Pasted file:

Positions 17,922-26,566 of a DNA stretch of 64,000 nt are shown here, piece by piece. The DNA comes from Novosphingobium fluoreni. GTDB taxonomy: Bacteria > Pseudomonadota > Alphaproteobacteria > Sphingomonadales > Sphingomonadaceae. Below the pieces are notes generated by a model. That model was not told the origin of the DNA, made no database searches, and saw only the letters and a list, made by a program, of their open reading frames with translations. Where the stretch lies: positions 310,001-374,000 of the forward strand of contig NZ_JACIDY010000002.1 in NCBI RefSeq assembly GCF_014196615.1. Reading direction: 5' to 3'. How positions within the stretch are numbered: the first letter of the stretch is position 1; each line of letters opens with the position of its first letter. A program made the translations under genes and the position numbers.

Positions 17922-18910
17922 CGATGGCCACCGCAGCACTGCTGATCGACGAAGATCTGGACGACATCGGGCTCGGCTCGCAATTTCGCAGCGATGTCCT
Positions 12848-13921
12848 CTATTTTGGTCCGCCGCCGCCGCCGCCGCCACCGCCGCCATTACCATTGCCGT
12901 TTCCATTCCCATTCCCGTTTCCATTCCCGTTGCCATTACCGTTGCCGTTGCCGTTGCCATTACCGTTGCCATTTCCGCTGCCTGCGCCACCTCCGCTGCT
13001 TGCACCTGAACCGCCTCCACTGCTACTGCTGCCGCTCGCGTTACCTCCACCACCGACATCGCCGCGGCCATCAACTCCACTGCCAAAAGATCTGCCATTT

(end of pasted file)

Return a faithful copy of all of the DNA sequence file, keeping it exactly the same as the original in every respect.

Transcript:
Positions 17,922-26,566 of a DNA stretch of 64,000 nt are shown here, piece by piece. The DNA comes from Novosphingobium fluoreni. GTDB taxonomy: Bacteria > Pseudomonadota > Alphaproteobacteria > Sphingomonadales > Sphingomonadaceae. Below the pieces are notes generated by a model. That model was not told the origin of the DNA, made no database searches, and saw only the letters and a list, made by a program, of their open reading frames with translations. Where the stretch lies: positions 310,001-374,000 of the forward strand of contig NZ_JACIDY010000002.1 in NCBI RefSeq assembly GCF_014196615.1. Reading direction: 5' to 3'. How positions within the stretch are numbered: the first letter of the stretch is position 1; each line of letters opens with the position of its first letter. A program made the translations under genes and the position numbers.

Positions 17922-18910
17922 CGATGGCCACCGCAGCACTGCTGATCGACGAAGATCTGGACGACATCGGGCTCGGCTCGCAATTTCGCAGCGATGTCCT
Positions 12848-13921
12848 CTATTTTGGTCCGCCGCCGCCGCCGCCGCCACCGCCGCCATTACCATTGCCGT
12901 TTCCATTCCCATTCCCGTTTCCATTCCCGTTGCCATTACCGTTGCCGTTGCCGTTGCCATTACCGTTGCCATTTCCGCTGCCTGCGCCACCTCCGCTGCT
13001 TGCACCTGAACCGCCTCCACTGCTACTGCTGCCGCTCGCGTTACCTCCACCACCGACATCGCCGCGGCCATCAACTCCACTGCCAAAAGATCTGCCATTT